Report of the Uxbenká Archaeological Project (UAP) - 2005 Field Season
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Research Year: 2005
Chronology: Early Classic
Location: Uxbenká, Toledo District, Belize
Table of Contents
Background to the Project
Social and Cultural Research Findings
Conclusion and Future Direction
List of Figures
The following is a report on FAMSI funded archaeological research conducted at Uxbenká, Toledo District, Belize between May 25 and July 24, 2005. The long term goals of the Uxbenká Archaeological Project (UAP) are to understand the role of the monument bearing polity Uxbenká in regional and pan-Maya social and political systems through a comprehensive archaeological and epigraphic study of the internal development at the site. The 2005 goals of the UAP were to assess the spatial layout and organization of the site core, to begin the process of cataloging the Uxbenká settlement, and to identify new monuments and sculptures. Uxbenká is the earliest known Maya political center in southern Belize, with its origins during the Early Classic (AD 250-500). It is also is home to some of the earliest known carved monuments in Belize and the southeastern Petén. For these reasons it offers an ideal laboratory to study the growth of a Maya polity and its role in dynamic regional political developments.
Investigations at Uxbenká are currently addressing three research questions: (1) What were the cultural and historical contexts in which Uxbenká was first settled?; (2) What was the nature of Uxbenkás relationships with neighboring Emblem Glyph-bearing sites in southern Belize and Petén?; (3) Was Uxbenká involved in hierarchical relationships with large polities (like Tikal) in the Petén or elsewhere, and, if so, were these relationships stable or did they change over time? These questions are being addressed though an investigation of the internal developments at the site of Uxbenká. We are committed to the idea that historical data (hieroglyphic writing) from monuments at the site must be substantiated and confirmed by archaeological data from survey and excavations. This project will illuminate both regional political developments in southern Belize and provide data on how larger polities interact with smaller formations in non-industrial societies. By integrating archaeological, epigraphic, and art historical data the UAP will achieve an improved understanding of the processes by which the southern Belize region was settled, grew, and interacted with its neighbors over time.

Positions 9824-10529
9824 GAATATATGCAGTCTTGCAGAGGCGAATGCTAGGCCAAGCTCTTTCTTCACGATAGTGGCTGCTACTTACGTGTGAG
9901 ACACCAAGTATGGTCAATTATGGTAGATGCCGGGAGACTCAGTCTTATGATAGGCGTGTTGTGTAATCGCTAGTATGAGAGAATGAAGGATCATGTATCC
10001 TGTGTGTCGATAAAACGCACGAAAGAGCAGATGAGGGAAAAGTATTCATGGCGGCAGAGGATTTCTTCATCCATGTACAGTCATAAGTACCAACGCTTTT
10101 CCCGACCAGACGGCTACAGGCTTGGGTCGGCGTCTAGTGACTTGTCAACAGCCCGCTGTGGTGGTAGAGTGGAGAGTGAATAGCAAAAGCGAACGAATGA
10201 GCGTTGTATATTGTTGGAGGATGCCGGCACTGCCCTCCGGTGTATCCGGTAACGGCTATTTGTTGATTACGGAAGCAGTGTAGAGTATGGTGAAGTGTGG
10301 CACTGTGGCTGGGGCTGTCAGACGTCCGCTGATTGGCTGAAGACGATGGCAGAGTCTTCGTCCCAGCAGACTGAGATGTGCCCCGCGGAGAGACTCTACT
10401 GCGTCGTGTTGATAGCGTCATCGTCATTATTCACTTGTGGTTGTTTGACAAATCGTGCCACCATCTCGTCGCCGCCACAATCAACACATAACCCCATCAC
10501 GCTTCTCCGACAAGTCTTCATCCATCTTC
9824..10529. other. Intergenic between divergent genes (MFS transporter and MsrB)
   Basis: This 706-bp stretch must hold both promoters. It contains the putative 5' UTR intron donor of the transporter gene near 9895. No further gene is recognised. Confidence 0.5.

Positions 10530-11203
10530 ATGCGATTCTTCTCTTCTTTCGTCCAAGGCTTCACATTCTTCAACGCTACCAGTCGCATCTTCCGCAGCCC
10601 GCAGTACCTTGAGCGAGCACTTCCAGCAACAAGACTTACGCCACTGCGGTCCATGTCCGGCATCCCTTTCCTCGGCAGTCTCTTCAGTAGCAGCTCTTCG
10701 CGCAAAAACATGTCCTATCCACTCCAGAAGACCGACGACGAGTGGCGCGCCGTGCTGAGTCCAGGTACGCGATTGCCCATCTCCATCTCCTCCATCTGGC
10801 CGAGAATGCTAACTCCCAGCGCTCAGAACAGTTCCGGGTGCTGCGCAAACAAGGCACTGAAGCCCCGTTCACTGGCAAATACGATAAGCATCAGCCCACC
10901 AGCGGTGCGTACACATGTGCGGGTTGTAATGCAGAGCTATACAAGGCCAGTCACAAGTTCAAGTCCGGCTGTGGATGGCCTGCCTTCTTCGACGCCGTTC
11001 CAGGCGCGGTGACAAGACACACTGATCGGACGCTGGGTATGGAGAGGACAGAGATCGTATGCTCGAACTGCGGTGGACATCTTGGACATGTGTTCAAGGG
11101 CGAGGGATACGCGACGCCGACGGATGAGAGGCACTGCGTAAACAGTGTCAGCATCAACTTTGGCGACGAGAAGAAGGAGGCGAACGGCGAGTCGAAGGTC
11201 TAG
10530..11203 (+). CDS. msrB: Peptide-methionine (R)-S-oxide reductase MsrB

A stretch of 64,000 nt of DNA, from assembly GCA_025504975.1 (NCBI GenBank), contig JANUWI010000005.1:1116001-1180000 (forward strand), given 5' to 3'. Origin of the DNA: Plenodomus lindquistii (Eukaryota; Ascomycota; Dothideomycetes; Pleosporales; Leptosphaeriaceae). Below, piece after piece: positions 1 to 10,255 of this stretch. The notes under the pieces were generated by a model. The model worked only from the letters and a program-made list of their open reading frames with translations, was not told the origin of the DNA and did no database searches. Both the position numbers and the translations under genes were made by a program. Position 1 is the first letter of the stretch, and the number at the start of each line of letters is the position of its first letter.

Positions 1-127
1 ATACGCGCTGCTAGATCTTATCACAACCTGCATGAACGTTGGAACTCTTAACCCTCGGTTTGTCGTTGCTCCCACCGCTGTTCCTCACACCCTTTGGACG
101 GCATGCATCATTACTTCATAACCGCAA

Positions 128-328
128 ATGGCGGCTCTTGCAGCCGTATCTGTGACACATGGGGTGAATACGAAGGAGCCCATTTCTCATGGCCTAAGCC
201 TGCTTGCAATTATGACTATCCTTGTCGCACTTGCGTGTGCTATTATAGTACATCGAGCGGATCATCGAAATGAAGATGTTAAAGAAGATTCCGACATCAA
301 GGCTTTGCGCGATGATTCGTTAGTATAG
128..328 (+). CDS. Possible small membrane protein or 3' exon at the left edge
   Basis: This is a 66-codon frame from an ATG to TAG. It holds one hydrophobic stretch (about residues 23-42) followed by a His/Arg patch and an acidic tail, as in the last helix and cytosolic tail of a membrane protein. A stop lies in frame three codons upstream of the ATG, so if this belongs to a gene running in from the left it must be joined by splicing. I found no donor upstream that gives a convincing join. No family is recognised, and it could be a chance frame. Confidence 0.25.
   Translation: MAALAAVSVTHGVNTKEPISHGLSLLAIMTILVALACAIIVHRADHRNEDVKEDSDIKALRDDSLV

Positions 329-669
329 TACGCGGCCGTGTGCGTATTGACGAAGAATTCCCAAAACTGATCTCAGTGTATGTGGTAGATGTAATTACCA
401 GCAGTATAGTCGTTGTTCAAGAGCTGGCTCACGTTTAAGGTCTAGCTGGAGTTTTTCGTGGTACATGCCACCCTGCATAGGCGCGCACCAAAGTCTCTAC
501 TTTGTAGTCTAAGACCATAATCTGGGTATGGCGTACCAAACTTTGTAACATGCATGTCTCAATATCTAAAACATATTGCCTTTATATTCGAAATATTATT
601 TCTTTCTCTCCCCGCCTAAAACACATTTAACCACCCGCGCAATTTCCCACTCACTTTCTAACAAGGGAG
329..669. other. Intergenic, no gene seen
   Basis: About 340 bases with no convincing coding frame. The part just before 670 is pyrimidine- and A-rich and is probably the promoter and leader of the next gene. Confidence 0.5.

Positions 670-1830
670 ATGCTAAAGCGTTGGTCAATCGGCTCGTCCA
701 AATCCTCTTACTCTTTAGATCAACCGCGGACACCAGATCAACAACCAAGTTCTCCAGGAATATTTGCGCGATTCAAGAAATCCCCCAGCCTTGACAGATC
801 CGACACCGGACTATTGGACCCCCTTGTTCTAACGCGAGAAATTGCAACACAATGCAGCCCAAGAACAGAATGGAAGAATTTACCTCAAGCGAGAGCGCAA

UAP research in 2005 was conducted under permits issued to Dr. Keith Prufer by the Institute of Archaeology (IA), National Institute of Culture and History, Government of Belize. Project members include co-PIs Dr. Andrew Kindon (West Valley College) and Phillip Wanyerka (Cleveland State University) along with Charles Mustain (ASC Group, Inc.), Jack Sulak (graphic designer and project photographer) and Shoshaunna Parks (Doctoral Candidate, Boston University).
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Submitted 10/13/2004 by:
Keith M. Prufer